By Amanda Moss email@example.com
April 3, 2014
ROCKINGHAM — Roughly half the people who attended a public meeting Thursday about the future of Pee Dee River Game Land expressed concern about losing hunting land to other uses.
Members of the public said the land should be readily available for campers and wildlife viewers as well. Some feared losing hunting grounds due to the many different activities available to users of the game lands.
Officials with the North Carolina Wildlife Resources Commission met with stakeholders during an 80-minute meeting at the Rotary Lodge overlooking Hinson Lake. Chris Dawes, piedmont EcoRegion supervisor, said that it is important to offer the land up for all kinds of uses.
“Every year we lose thousands of miles of hunting ground due to larger safety zones, but the more open and less restrictive we can be on the land the better people of different interests can use the area,” Dawes said. “I do not look at this land as a high risk area.”
Each individual was given comment cards that were filled out and submitted back to the commission giving their opinion on the habitats that are most important to the land, how the individual uses the land and any suggestions the individual would provide on how to manage the land.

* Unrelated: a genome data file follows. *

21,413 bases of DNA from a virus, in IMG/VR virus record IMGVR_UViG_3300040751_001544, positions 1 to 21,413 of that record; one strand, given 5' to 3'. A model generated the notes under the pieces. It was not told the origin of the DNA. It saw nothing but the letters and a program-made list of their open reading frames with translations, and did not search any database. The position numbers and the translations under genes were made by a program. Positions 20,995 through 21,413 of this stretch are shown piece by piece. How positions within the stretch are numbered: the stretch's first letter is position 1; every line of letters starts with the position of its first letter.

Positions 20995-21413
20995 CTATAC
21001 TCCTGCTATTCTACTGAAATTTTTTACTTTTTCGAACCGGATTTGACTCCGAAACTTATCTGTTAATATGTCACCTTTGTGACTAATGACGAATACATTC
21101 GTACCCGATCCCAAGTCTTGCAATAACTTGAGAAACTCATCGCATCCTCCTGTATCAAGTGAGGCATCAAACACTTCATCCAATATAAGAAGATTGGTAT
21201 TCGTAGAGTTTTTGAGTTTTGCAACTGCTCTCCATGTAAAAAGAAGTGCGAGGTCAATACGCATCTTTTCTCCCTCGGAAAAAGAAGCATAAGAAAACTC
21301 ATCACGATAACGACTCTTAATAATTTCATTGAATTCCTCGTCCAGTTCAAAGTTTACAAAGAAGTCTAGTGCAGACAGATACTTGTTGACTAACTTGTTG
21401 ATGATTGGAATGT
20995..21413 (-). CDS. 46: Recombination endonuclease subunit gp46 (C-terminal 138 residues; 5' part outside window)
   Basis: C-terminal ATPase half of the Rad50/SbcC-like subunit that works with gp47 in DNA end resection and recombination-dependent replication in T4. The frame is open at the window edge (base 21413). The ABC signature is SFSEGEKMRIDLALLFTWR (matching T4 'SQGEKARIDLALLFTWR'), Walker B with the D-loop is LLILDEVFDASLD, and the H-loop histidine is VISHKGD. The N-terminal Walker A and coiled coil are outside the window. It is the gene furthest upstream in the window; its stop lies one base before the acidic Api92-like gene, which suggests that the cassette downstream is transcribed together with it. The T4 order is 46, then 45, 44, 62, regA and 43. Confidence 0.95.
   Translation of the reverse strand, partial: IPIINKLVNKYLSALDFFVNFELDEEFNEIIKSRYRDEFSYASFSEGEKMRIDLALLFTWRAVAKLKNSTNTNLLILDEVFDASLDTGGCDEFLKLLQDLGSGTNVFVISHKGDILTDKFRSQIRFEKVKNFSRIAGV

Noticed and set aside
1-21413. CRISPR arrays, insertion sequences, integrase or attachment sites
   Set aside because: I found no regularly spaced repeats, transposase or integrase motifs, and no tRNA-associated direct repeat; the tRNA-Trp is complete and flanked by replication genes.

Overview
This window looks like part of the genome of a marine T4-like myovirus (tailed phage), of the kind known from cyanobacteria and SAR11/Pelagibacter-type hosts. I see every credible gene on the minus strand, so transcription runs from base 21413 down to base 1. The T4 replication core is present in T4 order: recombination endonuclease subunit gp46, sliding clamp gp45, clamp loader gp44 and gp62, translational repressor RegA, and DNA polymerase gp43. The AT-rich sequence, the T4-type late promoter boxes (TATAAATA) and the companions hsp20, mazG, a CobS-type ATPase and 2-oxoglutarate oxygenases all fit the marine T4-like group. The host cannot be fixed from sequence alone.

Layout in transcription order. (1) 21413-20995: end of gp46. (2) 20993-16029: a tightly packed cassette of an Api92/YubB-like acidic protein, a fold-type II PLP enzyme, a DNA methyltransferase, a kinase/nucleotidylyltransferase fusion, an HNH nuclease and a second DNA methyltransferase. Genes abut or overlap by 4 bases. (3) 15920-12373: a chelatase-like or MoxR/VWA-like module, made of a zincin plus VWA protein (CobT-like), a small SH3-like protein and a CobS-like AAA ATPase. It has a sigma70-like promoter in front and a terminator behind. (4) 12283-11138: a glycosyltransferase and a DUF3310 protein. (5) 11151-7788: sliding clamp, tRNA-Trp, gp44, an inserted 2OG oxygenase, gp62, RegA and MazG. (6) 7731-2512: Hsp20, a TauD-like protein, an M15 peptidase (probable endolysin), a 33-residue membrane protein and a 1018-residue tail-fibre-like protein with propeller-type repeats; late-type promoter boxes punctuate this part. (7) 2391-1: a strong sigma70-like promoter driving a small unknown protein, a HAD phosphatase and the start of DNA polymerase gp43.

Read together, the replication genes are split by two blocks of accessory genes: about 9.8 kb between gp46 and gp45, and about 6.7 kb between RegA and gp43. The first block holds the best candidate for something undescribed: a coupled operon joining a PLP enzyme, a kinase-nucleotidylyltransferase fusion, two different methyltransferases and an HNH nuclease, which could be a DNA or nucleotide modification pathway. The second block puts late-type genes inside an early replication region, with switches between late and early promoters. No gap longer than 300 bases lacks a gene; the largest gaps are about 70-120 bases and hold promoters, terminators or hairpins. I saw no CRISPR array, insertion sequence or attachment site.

It will help guide management and user activities on the state-owned portion of the Pee Dee River Game Land for the next 10 years. Management activities include vegetation control, road maintenance, planting wildlife food plots, boundary maintenance and prescribed burning.
Dawes said that all the comments received in public, online and through email will be taken into account when the commission develops a management plan.
The game land is located between Rockingham and Lilesville. Two tracts, the Diggs Tract and the Howell Tract, on the land encompasses approximately 2,270 acres.
A dozen Richmond County residents and a few Lilesville residents turned up to find out more information and provide their input on the management of the game land.
John Allen, of Lilesville, brought up a concern he had with trash that gathers along the area.
“Every time my wife and I go out to the boat ramp (off of Diggs Tract), we end up picking up trash that has been left there by people before us,” Allen said. “I don’t know how to enforce keeping the trash up, but there has to be some way to educate the public on it.”
The suggestion of a trash can in the area was brought up, but was dismissed. Many present thought the idea of a trash can would actually create more of problem with people abusing it and using it for a number of household items. Though Kacy Cook, land conservation biologist, made the suggestion to put up more signs to inform people to keep the area clean because it could affect the wildlife on the land.
The commission is still seeking public input. Comments may be submitted online at www.ncwildlife.org. Click on “Comment on Game Land Plans” from the scrolling icons at the bottom of the page.
Comments also can be e-mailed to firstname.lastname@example.org. Type “PDRGL” on the subject line to comment specifically on the Pee Dee River Game Land. Comments for the Pee Dee River Game Land will be accepted until May 15.